Comparing residual versus knockdown herbicides in sugarcane in the Mackay region
- The runoff of three residual herbicides was higher than for the knockdown herbicides. Residual herbicides also persist longer in the environment.
- Reducing the amount of herbicide applied will reduce the losses in runoff.
About this case study
Weeds are a major contributing factor to losses in both production and profits for the sugarcane industry. Minimum tillage and green cane trash blanketing is considered best practice management in cane. Herbicides are used to control weeds; however, there are concerns about chemicals including herbicides being transported to the Great Barrier Reef. The photosystem inhibiting (PSII) residual herbicides are of greatest concern due to their potential to affect algae, seagrasses and coral.
Reducing the use of PSII residual herbicides, such as atrazine, diuron, hexazinone and ametryn, and using alternatives such as knockdown herbicides as part of an integrated weed management strategy, is considered best practice (Rolfe et al. 2007). Band spray application is also suggested as an improved practice.
This project in the Mackay region measured the amount of herbicides moved in runoff from a standard rain storm applied with a rainfall simulator.
This study was undertaken on a sugarcane field with recently emerged ratoon cane. The site had a sandy soil (Sodosol), low slope and almost 100 per cent groundcover of trash and weeds.
The study involved treating plots with:
- bromide (a mobile salt tracer)
- residual herbicides – diuron, hexazinone and metolachlor
- knockdown herbicides – glyphosate and 2,4-D amine.
The application treatments were:
- blanket coverage (100 per cent coverage)
- band spray coverage (20 per cent, 50 per cent and 70 per cent coverage)
- no coverage (0 per cent coverage).
Rainfall was applied at 80 millimetres per hour for 40 minutes, one to two days after herbicide application.
Two to four plots of each treatment had rainfall applied using a rainfall simulator. Runoff rate and sediment concentration (almost nil) were measured through time. Runoff was sampled seven to 14 times for chemical analysis. Soil and trash samples were taken before the rain and analysed for the chemicals.
- Residual herbicides (diuron, hexazinone, metolachlor) runoff more than the knockdown herbicides glyphosate and 2,4-D due to their inherent properties. Over time, these differences will become even greater because the knockdowns decay more rapidly than the residuals.
- Glyphosate and 2,4-D load in runoff was 40 per cent and 76 per cent less than the residuals for blanket spray respectively.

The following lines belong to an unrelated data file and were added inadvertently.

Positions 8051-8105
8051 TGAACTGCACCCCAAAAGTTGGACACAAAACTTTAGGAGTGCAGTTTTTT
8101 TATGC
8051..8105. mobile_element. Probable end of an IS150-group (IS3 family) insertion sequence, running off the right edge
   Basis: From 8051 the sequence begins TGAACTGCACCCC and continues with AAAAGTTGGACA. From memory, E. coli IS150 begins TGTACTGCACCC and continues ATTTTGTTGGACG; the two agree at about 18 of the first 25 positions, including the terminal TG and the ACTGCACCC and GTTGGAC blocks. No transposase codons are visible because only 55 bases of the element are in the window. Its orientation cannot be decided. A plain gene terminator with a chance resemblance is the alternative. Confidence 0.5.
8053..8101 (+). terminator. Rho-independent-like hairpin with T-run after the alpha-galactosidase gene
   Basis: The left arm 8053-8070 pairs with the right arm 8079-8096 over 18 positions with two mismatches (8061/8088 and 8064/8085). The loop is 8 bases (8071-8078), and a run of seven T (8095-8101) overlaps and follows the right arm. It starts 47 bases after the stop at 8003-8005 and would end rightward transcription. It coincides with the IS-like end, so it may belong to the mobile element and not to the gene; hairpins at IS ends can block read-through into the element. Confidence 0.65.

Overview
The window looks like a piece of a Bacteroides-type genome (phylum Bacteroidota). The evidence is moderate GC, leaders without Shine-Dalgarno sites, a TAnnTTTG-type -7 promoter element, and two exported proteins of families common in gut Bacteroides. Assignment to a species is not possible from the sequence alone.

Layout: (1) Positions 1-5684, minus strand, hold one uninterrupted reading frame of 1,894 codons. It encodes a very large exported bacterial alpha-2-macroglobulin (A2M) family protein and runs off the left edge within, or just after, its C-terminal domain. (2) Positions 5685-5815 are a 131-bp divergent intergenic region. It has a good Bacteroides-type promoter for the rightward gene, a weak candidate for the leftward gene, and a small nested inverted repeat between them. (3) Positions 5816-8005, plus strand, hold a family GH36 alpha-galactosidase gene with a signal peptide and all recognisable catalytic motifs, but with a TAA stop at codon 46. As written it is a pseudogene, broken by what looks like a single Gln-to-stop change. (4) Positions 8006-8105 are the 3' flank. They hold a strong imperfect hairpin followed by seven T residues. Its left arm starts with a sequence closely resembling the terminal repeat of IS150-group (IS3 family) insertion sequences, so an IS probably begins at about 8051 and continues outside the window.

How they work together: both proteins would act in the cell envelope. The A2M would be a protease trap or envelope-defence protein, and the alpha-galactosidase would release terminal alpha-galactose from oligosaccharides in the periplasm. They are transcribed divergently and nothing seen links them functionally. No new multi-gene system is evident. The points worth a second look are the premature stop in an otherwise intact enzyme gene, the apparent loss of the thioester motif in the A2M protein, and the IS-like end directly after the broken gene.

- Glyphosate and 2,4-D load in runoff was 68 per cent and 71 per cent less than the residuals for band spray respectively.
These knockdown products have lower toxicity in receiving waters than the residual herbicides (ANZECC/ARMCANZ 2000).
- Reducing the amount of herbicide applied (e.g. by band spraying) will reduce the losses in runoff. This finding is supported by several other studies in Queensland (Masters et al. 2012 Silburn et al. 2012).
- Band spraying reduced the losses in runoff for all herbicides by half.
Other ways to reduce/prevent herbicide runoff
- Avoid spraying when rainfall is forecast. Spray earlier before the wet season or when risk of rainfall is lower (see First 20 days after herbicide application is the high risk period for runoff in the Mackay Whitsunday region case study).
- Use precision spraying technology such as band spraying (see Precision application (band-spray) of herbicides on sugarcane in the Burdekin region case study).
- Retain cane trash (see Comparing runoff loss of knockdown and residual herbicides in the Herbert catchment and Sub-surface fertiliser application reduces nutrient runoff in the Herbert catchment case studies).
Mark Silburn and Samuel Rojas-Ponce (Queensland Government Department of Natural Resources and Mines); Emilie Fillols (BSES Limited, Mackay); Jack McHugh and Craig Baillie (National Centre for Engineering in Agriculture, University of Southern Queensland, Toowoomba).
- Australian Government Caring for our Country Reef Rescue initiative
- Queensland Government Department of Natural Resources and Mines
- National Centre for Engineering in Agriculture, University of Southern Queensland
- Sugar Research and Development Corporation
- Tropwater, James Cook University
ANZECC and ARMCANZ (2000). Australian and New Zealand guidelines for fresh and marine water quality. Volume 1 – the guidelines. National water quality management strategy paper No 4. Australian and New Zealand Environment and Conservation Council and Agriculture and Resource Management Council of Australia and New Zealand, Canberra, Australia.
Rolfe J, Wake J, Higham W, Windle J (2007). Effectiveness of Best Management Practices for Water Quality in GBR Catchments: Sugar Cane in the Mackay Region. Institute for Sustainable Regional Development (ISRD), University of Central Queensland, Rockhampton.
- Last reviewed
- 10 November 2020
- Last updated
- 27 April 2018